Project Description

NO CHILD LEFT BEHIND

The city of Guadalajara has relied on Lake Chapala as a principal source of water since the 1950s. Shortly after, a few consecutive years of poor rainfall dramatically decreased the water level of the Lake. The level rebounded until 1979, when Lake Chapala’s water level began rapidly decreasing due to increases in urban water consumption. Erosion due to deforestation along the Lake as well as the Lerma River has led to increased sedimentation of the Lake, also contributing to loss of lake depth. The shrinking depth has also raised the Lake’s average temperature, resulting in increased evaporation.

Simultaneously, the waters of Lake Chapala are polluted by municipal, industrial and agricultural wastes, coming primarily from the Lerma River. The increased presence of nutrients from the pollution combined with the warmer water has been a boon to an invasive species of water hyacinth. The increase in water pollution has had devastating effects on the ecology of the lake. Fish stock has decreased dramatically and some endemic species (e.g. certain Chirostoma) are on the verge of extinction. Contaminated fish stock has also posed a serious threat to the health and livelihoods of people who depend on the fish for food and their livelihoods.

The drop in the lake’s water level has uncovered political issues that had been hidden for many years. Its fast decay has raised concern in the surrounding areas and in the scientific community. It was the Global Nature Fund’s “Threatened Lake of the Year” in 2004. By 2007 and 2008, the level of Lake Chapala increased drastically, though the levels have yet to surpass the level in 1979, when the levels began a precipitous decline. Although it is still subject to agricultural, domestic, and industrial sources of contamination, the actual levels of hazardous materials has not been officially assessed with regularity.

Although water level and quality improved due to water treatment plants along the Lerma river, in 2017 the water quality of Lake Chapala water was assessed as a risk to public health. In 2018, the Lake Chapala water level is at 81.68% of capacity, up from 66.66% in 2017 primarily because of increased rainfall this year.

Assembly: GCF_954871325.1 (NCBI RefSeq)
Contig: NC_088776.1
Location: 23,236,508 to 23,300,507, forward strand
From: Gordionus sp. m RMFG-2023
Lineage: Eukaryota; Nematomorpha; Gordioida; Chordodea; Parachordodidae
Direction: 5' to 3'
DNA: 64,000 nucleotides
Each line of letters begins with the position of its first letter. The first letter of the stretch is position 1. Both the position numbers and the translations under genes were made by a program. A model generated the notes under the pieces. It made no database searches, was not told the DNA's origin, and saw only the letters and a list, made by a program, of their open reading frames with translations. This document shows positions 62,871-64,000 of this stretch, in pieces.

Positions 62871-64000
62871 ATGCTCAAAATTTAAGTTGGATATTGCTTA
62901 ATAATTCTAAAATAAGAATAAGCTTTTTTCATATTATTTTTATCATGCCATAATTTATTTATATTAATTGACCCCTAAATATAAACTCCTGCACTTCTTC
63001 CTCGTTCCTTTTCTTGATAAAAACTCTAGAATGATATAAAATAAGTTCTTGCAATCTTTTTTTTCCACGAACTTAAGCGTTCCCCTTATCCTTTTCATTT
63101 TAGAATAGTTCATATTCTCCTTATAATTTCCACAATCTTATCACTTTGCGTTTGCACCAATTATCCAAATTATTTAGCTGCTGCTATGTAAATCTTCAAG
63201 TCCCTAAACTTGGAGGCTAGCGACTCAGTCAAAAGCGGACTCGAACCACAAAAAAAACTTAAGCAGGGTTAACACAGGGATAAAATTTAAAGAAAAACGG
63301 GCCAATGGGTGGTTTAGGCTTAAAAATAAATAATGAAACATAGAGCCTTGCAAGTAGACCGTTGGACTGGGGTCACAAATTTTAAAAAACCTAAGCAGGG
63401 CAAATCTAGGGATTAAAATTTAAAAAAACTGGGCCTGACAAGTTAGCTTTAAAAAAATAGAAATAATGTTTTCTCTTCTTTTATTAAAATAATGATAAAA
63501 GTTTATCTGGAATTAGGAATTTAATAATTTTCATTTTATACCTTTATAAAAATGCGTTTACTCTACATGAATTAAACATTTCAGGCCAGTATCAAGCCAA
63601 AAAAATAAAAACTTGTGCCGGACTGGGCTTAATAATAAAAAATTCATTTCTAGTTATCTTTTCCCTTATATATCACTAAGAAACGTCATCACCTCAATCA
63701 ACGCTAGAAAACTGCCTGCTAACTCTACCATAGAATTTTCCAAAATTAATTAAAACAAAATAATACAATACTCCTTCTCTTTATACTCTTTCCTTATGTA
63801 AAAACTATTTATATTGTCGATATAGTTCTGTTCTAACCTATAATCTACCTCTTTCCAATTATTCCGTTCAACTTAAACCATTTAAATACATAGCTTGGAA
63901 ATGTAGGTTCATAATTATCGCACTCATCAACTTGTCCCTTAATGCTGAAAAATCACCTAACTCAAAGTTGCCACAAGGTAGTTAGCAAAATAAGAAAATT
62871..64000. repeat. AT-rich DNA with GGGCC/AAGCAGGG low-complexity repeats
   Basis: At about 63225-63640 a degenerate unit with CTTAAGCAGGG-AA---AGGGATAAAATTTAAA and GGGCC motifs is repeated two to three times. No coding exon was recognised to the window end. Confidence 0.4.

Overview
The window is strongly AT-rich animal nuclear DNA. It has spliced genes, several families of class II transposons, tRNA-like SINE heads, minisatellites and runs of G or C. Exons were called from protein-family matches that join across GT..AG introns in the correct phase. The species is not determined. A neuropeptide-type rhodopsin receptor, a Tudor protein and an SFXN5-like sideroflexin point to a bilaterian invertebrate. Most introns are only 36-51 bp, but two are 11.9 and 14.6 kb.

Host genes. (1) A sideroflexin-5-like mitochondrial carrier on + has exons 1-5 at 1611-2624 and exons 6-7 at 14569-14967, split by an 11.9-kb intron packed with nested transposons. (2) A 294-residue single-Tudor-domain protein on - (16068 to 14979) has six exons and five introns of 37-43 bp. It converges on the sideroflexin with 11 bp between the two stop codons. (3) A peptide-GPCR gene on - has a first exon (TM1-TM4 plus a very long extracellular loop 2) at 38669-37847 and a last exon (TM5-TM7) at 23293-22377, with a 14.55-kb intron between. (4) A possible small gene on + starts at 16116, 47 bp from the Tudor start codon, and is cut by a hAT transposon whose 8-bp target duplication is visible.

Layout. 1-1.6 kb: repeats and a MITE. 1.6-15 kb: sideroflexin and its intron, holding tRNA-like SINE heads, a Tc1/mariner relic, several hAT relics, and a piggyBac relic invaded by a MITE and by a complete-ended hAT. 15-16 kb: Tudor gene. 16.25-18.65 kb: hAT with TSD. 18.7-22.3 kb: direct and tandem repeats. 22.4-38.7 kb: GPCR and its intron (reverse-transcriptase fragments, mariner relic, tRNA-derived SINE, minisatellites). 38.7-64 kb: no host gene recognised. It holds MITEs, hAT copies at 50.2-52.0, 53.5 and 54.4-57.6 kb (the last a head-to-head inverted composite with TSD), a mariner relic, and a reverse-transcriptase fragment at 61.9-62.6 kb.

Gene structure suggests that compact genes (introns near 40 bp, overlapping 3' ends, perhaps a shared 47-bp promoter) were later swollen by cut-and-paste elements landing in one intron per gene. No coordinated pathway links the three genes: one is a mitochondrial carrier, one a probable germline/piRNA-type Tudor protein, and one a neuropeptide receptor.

Improvements have been made in the quality of the lake water with the most recent detailed study pronouncing the lake safe.   Testing of the water at Lake Chapala, for recreational safety, found a coliform count of 50. To help put this in perspective, at a US public beach, the water is declared safe to swim in if the coliform count is under 126.

Another issue with the lake is the invasive, non-native hyacinth plants. Removal of the non-native water hyacinth plant  has been tried unsuccessfully in the past but the Jalisco state government has not given up. A year-long, 4-million-peso project is now getting under way to remove the invasive species, currently estimated to cover about 3% of the lake’s 114,000-hectare surface

Mexico’s new President, commonly referred to as AMLO, has decreed that Guadalajara will not be permitted to draw any more water from Lake Chapala, although he has not stated where their water is not going to come from. The President has also commented on turning the Lake Chapala area into a tourist destination.

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Through clean water, children smile again with a restoration of hope and faith in the future.
DANIEL CROSS • EXECUTIVE DIRECTOR

Annual Month of Giving

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